Tag Archives: Azure Active Directory

New module EasyGraph for accessing Microsoft Graph from PowerShell

Microsoft Graph has been an increasingly important tool when working with automation tasks. With its many APIs, Graph has become a gem in the automation toolbox, with one single interface to interact with all sort of data.

To simplify access to Microsoft Graph, I have written a PowerShell module, EasyGraph. The module provides a simple way of connecting and querying Microsoft Graph, in a similar way as for example the AzureAD module. The module works cross-platform and the source code is available on GitHub. It is installed directly from PowerShell Gallery:

Install-Module -Name EasyGraph

The EasyGraph module allows several different types of authentication, both interactive and silent, purposed for automation and background jobs.

  • Certificate based authentication with thumbprint (Windows only)
  • Certificate based authentication with Pfx file
  • Username and password (Windows only)
  • Client credentials
  • Device Code

You also need to register an application in the Azure portal in order to use the module.  In the application you also have to delegate the permissions needed for your script.

Detailed information about the module is available in the EasyGraph repository on GitHub. Below is a simple example on how we for example could update some user attributes of all users in AzureAD.

# Load the module
Import-Module -Name EasyGraph

# We need the ClientId/AppId from the App you created in AzureAD
$MyApp = 'a72b9508-6cbc-4117-b6d7-ff69cf248290'

# Connect using the username+password method
Connect-EasyGraph -AppId $MyApp

# Define whe attributes we want to update
$NewAttributes = @{
    city       = 'Stockholm'
    postalCode = '11130'
}

# Get all users and loop through them
Invoke-EasyGraphRequest -Resource '/users' | Foreach-Object {
    # For each user, get the id ($_.id) and call Graph to set the new attributes
    Invoke-EasyGraphRequest -Resource "/users/$($_.id)" -Method PATCH -Body $NewAttributes
}

# All done, disconnect
Disconnect-EasyGraph

With this simple example it is now up to you to come up with the next big thing, that unleash the power of Microsoft Graph. Happy coding!

/ Andreas

Change from ADFS to Password Sync in Office 365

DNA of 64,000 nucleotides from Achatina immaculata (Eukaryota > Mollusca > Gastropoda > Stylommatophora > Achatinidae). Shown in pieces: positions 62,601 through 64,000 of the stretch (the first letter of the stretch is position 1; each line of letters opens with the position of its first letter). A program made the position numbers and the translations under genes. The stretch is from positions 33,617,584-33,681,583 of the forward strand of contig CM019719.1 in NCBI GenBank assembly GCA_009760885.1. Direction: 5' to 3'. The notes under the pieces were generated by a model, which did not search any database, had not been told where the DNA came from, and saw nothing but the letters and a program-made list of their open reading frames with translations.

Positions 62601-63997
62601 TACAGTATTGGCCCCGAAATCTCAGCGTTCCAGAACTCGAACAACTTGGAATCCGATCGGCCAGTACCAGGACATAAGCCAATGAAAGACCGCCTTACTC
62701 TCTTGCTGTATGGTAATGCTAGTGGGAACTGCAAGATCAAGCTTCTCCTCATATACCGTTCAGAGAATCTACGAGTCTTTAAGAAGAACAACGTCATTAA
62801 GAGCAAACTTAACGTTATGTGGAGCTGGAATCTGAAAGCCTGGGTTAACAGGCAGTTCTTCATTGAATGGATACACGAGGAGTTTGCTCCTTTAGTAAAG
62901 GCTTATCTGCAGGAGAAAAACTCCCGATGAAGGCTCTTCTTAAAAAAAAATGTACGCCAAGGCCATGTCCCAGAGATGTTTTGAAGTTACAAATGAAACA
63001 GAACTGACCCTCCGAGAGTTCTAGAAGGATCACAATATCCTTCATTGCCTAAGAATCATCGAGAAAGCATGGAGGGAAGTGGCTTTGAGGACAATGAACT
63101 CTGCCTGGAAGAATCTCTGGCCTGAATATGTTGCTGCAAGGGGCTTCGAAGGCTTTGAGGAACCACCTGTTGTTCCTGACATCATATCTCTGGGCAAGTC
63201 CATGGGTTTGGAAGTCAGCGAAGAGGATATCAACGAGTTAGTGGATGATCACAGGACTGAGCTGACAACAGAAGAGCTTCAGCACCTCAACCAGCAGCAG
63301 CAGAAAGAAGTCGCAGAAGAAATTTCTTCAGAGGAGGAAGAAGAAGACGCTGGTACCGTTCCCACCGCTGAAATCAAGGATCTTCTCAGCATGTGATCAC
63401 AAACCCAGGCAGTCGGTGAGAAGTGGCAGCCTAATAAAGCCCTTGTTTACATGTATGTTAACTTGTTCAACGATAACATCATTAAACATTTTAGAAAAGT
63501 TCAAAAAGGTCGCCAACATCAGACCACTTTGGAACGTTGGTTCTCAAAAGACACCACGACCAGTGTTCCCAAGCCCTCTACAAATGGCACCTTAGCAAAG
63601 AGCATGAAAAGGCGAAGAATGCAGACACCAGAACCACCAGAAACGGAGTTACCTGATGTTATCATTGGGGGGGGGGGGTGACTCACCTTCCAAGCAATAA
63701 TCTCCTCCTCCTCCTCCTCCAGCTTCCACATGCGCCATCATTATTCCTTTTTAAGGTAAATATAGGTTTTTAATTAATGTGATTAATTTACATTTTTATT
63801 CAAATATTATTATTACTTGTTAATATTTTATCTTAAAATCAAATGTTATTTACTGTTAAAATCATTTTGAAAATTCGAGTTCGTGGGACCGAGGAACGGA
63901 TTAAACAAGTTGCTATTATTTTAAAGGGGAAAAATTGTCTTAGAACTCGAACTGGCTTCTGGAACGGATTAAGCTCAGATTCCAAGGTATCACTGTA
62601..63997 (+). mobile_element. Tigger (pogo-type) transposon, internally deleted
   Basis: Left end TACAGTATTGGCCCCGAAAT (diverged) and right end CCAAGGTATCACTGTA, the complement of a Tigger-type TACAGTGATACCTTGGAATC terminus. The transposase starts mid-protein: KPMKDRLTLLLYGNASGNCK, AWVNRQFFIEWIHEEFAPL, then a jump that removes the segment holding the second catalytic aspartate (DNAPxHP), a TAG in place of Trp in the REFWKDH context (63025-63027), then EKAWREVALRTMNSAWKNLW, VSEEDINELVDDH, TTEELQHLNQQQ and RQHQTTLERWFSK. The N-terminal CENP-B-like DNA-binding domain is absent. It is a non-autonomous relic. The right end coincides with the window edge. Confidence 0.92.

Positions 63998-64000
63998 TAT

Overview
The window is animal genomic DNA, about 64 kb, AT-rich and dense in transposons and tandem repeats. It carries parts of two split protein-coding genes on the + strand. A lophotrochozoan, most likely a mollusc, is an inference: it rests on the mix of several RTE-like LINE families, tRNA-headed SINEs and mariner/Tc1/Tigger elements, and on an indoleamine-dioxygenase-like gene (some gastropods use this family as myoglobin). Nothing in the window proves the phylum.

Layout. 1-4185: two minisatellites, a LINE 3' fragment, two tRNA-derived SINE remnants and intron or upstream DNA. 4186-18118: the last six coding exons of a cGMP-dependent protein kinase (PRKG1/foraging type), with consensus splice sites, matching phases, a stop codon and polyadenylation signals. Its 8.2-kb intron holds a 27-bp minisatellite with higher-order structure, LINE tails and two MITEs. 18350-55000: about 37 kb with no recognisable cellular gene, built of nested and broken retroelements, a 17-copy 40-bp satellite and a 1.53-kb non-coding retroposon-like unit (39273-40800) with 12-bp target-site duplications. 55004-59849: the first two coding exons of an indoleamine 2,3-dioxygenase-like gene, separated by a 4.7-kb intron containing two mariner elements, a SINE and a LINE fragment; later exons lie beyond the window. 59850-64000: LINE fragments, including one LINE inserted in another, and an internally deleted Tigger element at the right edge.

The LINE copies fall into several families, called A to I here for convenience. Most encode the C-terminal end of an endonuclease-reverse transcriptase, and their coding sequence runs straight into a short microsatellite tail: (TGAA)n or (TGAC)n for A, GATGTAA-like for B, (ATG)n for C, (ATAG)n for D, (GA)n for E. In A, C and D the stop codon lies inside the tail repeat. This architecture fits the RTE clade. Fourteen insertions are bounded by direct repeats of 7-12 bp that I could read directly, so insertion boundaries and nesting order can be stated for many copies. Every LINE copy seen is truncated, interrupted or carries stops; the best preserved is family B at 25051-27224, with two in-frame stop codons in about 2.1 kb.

Disclaimer
This blog post is reflecting how the process was made in early 2014, and has since then been replaced with built-in tools in ADConnect.

Some time ago Johan wrote a post about how to convert a federated domain to a standard domain in Office 365. Much has happened since, and one feature that has been added is to synchronize the passwords between on-premises Active Directory and Office 365.

An important reason to implement ADFS and federation is to keep all user passwords the same, to reduce support and Helpdesk calls. The drawback is that a high availability server (or even better, an ADFS farm distributed over several locations) is needed on-premises. If your internet connection is dropping, no-one will able to access Exchange or SharePoint even though it is located “in the Cloud”.

Now when Password Sync is available, some organizations choose to retire their ADFS servers to implement Password Sync instead. It is now possible to have the same password in all systems without those high availability servers.

The process to move to a non-federated state with Password Sync is similar to how Johan described the process, but to minimize the service interruption for your end-users there are a few things to think of. All steps below are performed on the server hosting the Azure Active Directory Sync tool.

  1. First of all you need to upgrade to the latest version of Azure Active Directory Sync tool. The upgrade process is simple; just uninstall the old version and install the new one. The installation may take a few minutes. Make sure that you check the Password Sync option during installation. End by running the Configuration Wizard.
  2. Check the Synchronization Service Manager (miisclient.exe) to make sure that the synchronization was successful. You may have to log off and log in again to be able to access Synchronization Service Manager.
  3. Time for PowerShell 🙂
    #Connect to MSOnline
    Import-Module MSOnline
    
    #Enter credentials
    Connect-MsolService
    
    #Set context and credentials
    Set-MsolADFSContext -Computer srv01
    
    #From here on the Office 365 services will be unavailable 
    #for the end-users until all passwords are in in sync.
    
    #This is where we change our federated domain to a standard domain.
    #This command generates a text file with new random passwords for all users.
    #In the next step we will replace these passwords with passwords synced from AD.
    Convert-MSOLDomainToStandard -DomainName "mydomain.com" -SkipUserConversion $false -PasswordFile C:\userpwd.txt
    
    #Make sure that all user passwords has ForceChangePassword flag set to False
    Get-MsolUser -Synchronized | Set-MsolUserPassword -ForceChangePassword $false
    
    
  4. Now all users are converted. A file with new temporary passwords for each user is saved to the path you specified, but we will not use it. Instead, we now have to initialize a full password sync.

To see the status of the password sync you should check the Application Log in Event Viewer for event id 657. When all passwords are synchronised the users will be able to access their services again. This will take a few minutes depending on the number of users in your environment.

/ Andreas